In his homily for the first Sunday of Lent, Bishop Leahy highlighted the large-scale disruption to the “European dream” caused by the ongoing war in Ukraine.
The Bishop of Limerick said, “When a dream is shattered, there is grief. Europe’s dream has been shattered with the war in the Ukraine. 75 years after the Second World War we had hoped the great dream of a Europe at peace had really taken hold. But that dream has been shattered.
“It’s a moment for all of us to take stock. Yes, we must dream and hope and believe in peace, but we also need to recognise peace is the fruit of our unity with one another. And we have to work at that. No relationship can ever be taken for granted.
“While watching the war on our social media and TVs, we’re seeing again how the powerful wage war, but the poor lose out. So many ordinary folk are facing questions of life and death. We can’t but feel our stomach churning at the sight of innocent young people on both sides whose lives are tragically cut short. And so many fleeing their native land. The ray of consolation at this time is, of course, the incredible outpouring of small and big gestures of solidarity and generous donations from around the world.”
Bishop Leahy emphasised the importance of prayer during the season of Lent, especially in light of the crisis in Ukraine. He said, “Lent is very much associated with giving and giving is good for us in every way. After all, we are created to give. It reflects what’s truly in our soul. Thankfully, in the face of horror, giving is still flourishing now.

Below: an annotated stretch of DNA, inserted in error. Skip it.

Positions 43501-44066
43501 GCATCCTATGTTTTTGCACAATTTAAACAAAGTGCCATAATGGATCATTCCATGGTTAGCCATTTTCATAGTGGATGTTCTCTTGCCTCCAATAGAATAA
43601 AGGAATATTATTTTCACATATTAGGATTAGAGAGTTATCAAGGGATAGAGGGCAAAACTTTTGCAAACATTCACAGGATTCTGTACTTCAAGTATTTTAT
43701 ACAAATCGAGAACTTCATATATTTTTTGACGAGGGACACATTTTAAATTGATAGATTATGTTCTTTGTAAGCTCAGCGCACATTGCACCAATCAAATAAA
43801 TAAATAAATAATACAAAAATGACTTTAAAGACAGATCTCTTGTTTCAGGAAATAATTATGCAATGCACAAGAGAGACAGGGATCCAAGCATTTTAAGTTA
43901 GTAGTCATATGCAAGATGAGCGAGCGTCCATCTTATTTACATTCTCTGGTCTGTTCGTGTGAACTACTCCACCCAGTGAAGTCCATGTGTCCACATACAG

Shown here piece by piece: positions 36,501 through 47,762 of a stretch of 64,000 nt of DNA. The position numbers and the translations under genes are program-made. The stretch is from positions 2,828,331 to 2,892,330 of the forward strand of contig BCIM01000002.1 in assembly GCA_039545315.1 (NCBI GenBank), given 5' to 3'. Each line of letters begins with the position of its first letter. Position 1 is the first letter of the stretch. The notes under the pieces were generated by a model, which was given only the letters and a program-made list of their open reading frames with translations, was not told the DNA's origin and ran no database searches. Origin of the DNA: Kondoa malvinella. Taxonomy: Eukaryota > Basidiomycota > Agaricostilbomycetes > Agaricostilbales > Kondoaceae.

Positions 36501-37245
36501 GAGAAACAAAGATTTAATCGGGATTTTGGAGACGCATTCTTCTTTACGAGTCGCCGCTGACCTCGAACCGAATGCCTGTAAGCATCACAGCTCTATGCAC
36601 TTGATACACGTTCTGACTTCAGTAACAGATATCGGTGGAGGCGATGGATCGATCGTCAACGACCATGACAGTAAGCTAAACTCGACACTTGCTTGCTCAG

“Limerick is a giving city and county and that’s very much reflected in the response to Ukraine. The wonderful response that has seen individuals such as Anna Mazeika, a young Polish woman, step forward courageously to commit to gathering a truck load of medical supplies from generous Limerick people for hospitals in Ukraine. There are many other examples and it keeps that light shining, a light of hope which will ultimately overcome darkness. Just as the Lenten experience.”
The commitment to Ukraine in terms of giving and prayer, the senior prelate said, must continue, “But there’s also a spiritual contribution we can make – we can check out our own personal commitment to building relationships that are genuine and true and just. Perhaps there is some relationship that has been damaged in recent times or one that needs a new effort on our part because things have grown stale. Lent is about beginning again. We don’t have to wait for others to be the first to reach out to us. We can take the initiative. The Ukraine crisis is about a breakdown in relationships. Let’s do our part to build good relationships.”